FBI saves more than 100 teenage girls from prostitution
159 men arrested charged with forcing girls, some as young as 13, to work as prostitutes
The FBI have arrested 159 men charged with forcing about 105 teenage girls to work as prostitutes. Some of the girls were as young as 13. Photograph courtesy of the FBI
The FBI have arrested 159 men charged with forcing about 105 teenage girls to work as prostitutes.
Some of the girls were as young as 13.
The operation was part of a decade-long US Justice Department programme - the Innocence Lost National Initiative - that is intended to break up child prostitution rings.
The programme has led to the convictions of 1,350 people, 10 of whom received life sentences, for pimping-related offenses, according to the FBI.
Over the past decade, roughly 2,700 children were rescued from working as prostitutes through such operations, the agency said. The FBI arranged for victim assistance counsellors working with local child services organizations to place the teenagers in foster or group homes, said Ron Hosko, the assistant director of the FBI’s criminal investigations division. No charges would be filed against the girls, he said.
“We are not going to charge child victims of prostitution with prostitution,” he said. “We regard them as victims, as they were not able to make a choice for themselves. The goal is to break the cycle so they can rebuild their lives.”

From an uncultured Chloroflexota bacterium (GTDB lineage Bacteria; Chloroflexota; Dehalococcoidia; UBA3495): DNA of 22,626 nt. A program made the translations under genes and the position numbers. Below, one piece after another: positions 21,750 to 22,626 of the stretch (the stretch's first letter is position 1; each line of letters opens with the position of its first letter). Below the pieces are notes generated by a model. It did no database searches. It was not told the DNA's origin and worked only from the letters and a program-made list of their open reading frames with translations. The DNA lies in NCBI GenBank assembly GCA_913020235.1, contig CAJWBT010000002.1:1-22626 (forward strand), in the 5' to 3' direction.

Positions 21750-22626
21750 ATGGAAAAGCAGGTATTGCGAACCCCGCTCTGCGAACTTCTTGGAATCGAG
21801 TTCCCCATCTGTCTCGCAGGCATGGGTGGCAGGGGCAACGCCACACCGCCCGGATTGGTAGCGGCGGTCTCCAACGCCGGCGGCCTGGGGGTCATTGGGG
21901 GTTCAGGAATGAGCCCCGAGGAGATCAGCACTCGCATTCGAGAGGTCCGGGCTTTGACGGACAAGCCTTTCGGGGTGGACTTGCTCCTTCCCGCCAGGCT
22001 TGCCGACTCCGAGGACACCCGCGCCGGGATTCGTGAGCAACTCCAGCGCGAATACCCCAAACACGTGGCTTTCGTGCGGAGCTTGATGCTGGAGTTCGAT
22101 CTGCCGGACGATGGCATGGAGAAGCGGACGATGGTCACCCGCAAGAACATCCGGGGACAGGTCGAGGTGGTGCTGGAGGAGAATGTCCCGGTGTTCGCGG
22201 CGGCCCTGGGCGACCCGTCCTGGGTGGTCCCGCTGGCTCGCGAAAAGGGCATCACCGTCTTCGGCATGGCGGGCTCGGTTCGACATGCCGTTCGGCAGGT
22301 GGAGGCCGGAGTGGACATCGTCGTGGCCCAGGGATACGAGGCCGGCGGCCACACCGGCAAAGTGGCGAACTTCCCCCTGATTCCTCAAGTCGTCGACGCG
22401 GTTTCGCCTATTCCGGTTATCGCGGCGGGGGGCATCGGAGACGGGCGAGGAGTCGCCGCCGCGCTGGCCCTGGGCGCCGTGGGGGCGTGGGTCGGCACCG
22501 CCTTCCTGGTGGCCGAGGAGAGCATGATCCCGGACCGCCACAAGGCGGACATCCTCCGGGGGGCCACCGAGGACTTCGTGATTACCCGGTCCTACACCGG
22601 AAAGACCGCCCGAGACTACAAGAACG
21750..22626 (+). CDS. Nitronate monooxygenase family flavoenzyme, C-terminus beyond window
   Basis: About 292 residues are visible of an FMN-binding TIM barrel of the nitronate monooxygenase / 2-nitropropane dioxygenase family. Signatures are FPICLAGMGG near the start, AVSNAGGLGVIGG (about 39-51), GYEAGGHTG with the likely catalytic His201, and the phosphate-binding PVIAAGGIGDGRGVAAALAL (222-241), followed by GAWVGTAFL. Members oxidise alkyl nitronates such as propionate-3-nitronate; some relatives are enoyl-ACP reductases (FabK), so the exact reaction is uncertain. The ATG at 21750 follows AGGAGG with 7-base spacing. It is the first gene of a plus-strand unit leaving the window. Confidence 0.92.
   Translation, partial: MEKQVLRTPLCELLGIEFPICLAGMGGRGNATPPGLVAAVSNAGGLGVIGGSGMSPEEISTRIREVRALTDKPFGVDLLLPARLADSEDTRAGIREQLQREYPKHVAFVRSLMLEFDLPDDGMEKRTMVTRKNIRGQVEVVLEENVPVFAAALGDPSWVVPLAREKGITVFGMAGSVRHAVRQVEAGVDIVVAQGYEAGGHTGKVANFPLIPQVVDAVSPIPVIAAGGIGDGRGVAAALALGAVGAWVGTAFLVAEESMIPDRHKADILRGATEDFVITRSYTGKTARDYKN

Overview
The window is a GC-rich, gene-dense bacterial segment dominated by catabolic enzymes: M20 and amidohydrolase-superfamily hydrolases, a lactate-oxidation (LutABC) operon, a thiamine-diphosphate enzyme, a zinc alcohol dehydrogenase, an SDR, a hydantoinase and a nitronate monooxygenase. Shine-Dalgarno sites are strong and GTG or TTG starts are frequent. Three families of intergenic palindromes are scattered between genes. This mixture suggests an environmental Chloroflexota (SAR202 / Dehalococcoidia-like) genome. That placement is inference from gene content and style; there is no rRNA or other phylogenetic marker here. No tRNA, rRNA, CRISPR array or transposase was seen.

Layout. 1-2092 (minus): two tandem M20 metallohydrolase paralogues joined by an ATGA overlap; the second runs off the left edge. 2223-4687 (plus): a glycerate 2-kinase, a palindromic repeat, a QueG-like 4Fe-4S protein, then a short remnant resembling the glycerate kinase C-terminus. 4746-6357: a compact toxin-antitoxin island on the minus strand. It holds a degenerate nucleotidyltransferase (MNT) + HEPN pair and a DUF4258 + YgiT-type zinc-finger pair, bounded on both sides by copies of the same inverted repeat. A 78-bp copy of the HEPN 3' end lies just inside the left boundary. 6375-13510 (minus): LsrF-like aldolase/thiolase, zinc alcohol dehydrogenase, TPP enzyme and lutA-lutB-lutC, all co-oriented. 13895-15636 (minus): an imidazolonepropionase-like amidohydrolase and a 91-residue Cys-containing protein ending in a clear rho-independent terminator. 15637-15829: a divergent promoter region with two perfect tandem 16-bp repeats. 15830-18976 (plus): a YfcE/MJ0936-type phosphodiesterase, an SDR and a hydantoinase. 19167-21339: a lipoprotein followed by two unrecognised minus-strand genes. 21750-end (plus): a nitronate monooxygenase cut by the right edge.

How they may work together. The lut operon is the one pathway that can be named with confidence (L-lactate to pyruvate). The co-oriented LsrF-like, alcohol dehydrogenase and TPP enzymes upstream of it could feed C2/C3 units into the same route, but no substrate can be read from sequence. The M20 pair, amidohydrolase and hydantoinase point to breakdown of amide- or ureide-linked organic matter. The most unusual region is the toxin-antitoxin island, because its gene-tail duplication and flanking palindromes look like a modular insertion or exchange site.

Most arrests were in Detroit, where 18 pimps were taken into custody and 10 girls were rescued, the FBI said. In San Francisco, 17 pimps were held and 12 girls rescued. There were 17 arrests in Atlanta, and two girls were rescued. There were arrests in more than 70 cities.
The authorities focused on finding prostitutes who were seeking customers on the Web or at places like truck stops and casinos.
After tracking down the young women, officers used information from the teenagers to locate their pimps. Many of the operations were conducted by both federal and local law enforcement officers, along with the National Center for Missing and Exploited Children, a congressionally authorized programme. John Ryan, the head of the centre for missing and exploited children, said the problem of child prostitution was getting worse.
The recent effort, he said, demonstrated “just how many of America’s children are being sold for sex every day, many on the Internet.”